troops in Iraq and Afghanistan often occur in convoy settings when the military is moving fuel supplies and other resources to the troops. The military itself is working hard on PV research, already issuing small solar panels, because they represent a distributed form of energy and hence do not have the same protection challenges in the battlefield. “The military knows better than any institution the need for clean energy supplies,” he said.
Despite the advantages of renewable energy, he said, sustained local, state, and federal efforts are required to transform the nation’s energy industry. He offered a quote from Ernest Moniz, professor of physics at the Massachusetts Institute of Technology and former Under Secretary of Energy: “The energy industry is a multitrillion-dollar-per-year, highly capitalized commodity business—with exquisite supply chains, providing essential services at all levels of society. This leads to a system with considerable inertia, aversion to risk, extensive regulation, and complex politics.” To change this system, said Senator Udall, would require innovative structures, such as partnerships that were designed to perform research more efficiently, lower manufacturing costs, and help solar companies across the financial “valley of death” between the laboratory and the marketplace. Other industries had done this, he said, and provided models and analogs that could now be useful for the PV industry. One kind of model is SEMATECH, he said, which supports the semiconductor industry. Another is the Colorado Renewable Energy Collaboratory, a research consortium of universities (the Colorado School of Mines, Colorado State University, and the University of Colorado at Boulder) and government (the National Renewable Energy Laboratory [NREL]). The new collaboratory, created by the state legislature, works with private sector groups and draws on other universities and community colleges. “Anything goes,” he said, “as long as it is improving energy efficiency.”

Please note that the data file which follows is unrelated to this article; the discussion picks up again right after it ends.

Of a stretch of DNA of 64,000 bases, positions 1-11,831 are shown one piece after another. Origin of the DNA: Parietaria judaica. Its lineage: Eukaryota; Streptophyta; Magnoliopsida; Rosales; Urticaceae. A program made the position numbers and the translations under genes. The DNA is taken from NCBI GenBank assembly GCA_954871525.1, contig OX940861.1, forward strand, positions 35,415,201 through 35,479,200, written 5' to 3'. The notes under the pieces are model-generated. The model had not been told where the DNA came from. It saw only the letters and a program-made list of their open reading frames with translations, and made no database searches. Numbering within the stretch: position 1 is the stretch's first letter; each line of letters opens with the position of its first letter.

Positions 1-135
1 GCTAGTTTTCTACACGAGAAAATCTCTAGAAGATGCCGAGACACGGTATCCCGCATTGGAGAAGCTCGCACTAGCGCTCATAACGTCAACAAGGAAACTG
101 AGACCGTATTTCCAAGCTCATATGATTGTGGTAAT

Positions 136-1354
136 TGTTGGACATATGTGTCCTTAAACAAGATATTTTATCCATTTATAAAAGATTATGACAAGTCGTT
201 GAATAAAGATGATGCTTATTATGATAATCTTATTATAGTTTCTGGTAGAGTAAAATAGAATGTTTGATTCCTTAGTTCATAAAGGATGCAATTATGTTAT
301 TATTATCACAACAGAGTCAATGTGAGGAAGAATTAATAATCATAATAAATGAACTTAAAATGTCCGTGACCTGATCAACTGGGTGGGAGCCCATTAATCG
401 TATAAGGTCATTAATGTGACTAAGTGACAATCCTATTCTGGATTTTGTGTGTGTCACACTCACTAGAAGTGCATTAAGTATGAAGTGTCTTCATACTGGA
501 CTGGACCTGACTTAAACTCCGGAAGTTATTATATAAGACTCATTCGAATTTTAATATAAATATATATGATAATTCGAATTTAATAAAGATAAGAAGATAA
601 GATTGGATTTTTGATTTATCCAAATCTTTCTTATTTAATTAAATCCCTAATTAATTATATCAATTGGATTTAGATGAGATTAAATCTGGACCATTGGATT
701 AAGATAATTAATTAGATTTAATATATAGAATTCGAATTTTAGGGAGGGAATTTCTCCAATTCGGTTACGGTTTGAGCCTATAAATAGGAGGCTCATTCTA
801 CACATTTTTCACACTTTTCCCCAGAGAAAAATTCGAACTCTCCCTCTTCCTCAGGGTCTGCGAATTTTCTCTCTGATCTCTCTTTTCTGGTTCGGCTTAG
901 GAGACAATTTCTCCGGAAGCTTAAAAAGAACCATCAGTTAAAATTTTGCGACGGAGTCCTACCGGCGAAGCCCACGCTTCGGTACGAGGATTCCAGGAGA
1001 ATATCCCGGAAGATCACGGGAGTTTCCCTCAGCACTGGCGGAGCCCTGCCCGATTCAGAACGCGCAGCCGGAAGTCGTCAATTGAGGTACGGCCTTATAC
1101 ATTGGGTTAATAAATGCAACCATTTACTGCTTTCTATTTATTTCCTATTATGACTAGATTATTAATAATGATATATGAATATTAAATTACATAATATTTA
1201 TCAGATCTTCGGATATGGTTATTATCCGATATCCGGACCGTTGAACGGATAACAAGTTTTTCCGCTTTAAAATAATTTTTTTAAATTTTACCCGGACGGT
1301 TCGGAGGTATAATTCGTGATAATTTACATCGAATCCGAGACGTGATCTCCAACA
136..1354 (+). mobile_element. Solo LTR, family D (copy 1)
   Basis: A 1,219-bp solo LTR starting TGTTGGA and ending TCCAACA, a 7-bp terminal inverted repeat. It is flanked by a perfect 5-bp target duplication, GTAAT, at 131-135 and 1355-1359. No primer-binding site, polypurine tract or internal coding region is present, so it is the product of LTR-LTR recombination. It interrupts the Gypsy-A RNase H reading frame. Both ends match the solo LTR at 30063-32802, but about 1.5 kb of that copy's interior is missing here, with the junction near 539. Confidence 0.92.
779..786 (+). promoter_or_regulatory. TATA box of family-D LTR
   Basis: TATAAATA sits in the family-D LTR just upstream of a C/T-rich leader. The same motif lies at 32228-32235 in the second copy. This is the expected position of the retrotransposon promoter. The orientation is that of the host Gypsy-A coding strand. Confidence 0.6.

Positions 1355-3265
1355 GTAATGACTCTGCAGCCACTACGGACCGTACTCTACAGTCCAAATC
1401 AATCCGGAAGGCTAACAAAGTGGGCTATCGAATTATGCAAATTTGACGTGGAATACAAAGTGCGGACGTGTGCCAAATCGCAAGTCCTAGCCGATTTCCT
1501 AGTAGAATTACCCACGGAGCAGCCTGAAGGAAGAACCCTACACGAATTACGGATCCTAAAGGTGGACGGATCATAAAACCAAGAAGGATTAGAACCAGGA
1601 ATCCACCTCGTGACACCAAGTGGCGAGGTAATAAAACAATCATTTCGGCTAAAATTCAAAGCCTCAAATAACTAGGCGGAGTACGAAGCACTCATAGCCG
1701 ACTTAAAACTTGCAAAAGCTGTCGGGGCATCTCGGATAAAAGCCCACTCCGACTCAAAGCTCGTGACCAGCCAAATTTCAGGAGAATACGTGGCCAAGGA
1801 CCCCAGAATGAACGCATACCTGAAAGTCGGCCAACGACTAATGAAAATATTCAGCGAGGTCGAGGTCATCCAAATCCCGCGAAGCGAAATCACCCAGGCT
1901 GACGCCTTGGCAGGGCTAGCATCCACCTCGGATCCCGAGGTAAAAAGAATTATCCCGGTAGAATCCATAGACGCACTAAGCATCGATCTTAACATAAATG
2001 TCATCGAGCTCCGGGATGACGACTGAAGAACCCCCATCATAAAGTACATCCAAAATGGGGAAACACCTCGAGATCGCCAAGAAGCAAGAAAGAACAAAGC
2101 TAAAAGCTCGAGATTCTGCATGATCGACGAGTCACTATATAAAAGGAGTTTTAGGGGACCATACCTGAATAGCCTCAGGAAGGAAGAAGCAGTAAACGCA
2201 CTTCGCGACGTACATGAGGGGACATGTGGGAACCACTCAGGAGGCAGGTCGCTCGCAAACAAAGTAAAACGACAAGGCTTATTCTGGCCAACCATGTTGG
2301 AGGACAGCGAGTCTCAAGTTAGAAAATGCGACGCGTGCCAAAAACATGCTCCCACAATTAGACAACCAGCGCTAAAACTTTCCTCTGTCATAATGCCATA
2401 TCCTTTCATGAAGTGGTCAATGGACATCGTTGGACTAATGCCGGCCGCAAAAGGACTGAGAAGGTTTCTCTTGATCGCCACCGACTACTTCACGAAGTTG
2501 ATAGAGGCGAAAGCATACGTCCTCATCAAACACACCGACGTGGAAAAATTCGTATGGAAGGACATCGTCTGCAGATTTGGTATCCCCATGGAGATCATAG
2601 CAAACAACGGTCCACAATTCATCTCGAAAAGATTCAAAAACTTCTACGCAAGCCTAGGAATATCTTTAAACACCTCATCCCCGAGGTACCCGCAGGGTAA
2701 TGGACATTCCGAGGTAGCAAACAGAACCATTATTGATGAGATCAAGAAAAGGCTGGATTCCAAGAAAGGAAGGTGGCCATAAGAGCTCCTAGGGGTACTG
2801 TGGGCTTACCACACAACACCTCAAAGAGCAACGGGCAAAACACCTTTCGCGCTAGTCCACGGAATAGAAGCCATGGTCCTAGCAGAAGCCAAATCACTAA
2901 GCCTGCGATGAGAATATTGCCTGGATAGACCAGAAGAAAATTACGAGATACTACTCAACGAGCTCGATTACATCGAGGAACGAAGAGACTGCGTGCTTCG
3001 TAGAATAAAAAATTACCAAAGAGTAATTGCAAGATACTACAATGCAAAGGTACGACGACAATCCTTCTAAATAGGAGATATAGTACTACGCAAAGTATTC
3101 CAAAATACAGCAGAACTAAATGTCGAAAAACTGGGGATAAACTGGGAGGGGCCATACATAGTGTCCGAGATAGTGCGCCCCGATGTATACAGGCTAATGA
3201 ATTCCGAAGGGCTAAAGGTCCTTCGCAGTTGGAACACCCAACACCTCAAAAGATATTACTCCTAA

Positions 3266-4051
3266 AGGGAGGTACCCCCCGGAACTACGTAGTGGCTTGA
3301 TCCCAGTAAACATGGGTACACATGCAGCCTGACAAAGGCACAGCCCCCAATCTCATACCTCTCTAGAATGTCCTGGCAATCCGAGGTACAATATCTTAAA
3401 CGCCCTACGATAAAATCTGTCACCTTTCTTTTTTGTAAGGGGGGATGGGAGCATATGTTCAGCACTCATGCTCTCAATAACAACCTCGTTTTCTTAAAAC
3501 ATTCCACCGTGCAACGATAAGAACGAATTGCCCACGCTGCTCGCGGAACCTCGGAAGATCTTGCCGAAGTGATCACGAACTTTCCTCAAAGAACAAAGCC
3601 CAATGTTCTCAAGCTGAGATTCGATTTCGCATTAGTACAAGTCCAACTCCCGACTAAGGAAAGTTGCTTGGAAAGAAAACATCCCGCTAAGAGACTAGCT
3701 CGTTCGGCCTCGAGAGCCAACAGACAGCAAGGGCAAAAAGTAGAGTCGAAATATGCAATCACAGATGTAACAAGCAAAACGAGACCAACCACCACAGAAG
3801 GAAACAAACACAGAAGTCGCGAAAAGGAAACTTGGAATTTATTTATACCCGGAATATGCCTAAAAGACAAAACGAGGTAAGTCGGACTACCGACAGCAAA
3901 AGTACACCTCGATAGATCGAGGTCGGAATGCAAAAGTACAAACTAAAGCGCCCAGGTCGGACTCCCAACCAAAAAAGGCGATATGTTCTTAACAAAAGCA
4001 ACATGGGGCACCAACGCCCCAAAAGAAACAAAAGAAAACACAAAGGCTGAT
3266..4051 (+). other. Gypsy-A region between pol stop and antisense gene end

He closed with the admonition that many other nations are working as hard as they can to gain an economic and technical edge in renewable energy. As an example, he cited the French minister of sustainable development’s recent comment that a new French solar manufacturing project would act as a magnet to attract further solar investments and green jobs to France.
“I know we can compete,” he concluded, “and we want the clean energy manufacturing base to be here in the United States. We want to sell the technology to other countries, not vice versa. We can’t do anything more patriotic than driving the manufacturing, the products, and the leadership role of this new clean energy space.”